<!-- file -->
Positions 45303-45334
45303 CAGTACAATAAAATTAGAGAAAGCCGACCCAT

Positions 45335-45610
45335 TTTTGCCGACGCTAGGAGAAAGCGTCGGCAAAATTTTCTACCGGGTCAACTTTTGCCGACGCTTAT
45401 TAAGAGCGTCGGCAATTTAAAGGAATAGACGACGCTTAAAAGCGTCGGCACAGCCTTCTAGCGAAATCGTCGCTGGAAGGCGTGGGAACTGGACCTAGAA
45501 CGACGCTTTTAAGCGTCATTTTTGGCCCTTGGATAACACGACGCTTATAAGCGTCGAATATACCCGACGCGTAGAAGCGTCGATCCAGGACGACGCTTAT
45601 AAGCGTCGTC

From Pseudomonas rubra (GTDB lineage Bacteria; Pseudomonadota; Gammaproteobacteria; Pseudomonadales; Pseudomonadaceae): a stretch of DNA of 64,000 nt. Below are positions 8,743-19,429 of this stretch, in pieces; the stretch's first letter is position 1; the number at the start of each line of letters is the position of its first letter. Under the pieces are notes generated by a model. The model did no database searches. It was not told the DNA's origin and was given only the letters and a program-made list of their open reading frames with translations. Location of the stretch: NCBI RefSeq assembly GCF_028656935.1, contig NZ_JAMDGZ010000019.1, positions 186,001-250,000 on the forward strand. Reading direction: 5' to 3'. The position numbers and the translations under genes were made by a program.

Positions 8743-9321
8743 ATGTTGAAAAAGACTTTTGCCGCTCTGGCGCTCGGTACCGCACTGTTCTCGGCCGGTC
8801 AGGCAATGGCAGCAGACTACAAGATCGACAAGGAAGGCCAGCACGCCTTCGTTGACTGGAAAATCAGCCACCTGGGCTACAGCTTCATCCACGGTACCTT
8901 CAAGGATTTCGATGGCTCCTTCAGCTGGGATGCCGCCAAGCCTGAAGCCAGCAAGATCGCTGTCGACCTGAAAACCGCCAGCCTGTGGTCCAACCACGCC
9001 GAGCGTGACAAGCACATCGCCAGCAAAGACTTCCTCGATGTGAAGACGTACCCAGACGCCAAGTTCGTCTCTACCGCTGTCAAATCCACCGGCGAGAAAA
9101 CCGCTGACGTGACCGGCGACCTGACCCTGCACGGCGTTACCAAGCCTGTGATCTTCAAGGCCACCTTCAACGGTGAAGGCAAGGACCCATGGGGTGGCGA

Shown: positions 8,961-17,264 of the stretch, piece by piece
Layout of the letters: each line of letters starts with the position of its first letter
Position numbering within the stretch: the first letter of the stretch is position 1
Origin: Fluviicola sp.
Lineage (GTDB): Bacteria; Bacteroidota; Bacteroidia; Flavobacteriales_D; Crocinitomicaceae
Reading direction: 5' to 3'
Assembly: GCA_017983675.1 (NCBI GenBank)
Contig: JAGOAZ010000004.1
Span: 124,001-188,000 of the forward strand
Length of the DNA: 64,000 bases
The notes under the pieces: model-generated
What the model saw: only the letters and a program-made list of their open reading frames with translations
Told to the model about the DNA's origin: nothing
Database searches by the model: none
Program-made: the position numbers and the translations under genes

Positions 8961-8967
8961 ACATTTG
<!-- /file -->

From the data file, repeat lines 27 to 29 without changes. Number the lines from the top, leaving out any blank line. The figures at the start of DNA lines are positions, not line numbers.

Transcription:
Told to the model about the DNA's origin: nothing
Database searches by the model: none
Program-made: the position numbers and the translations under genes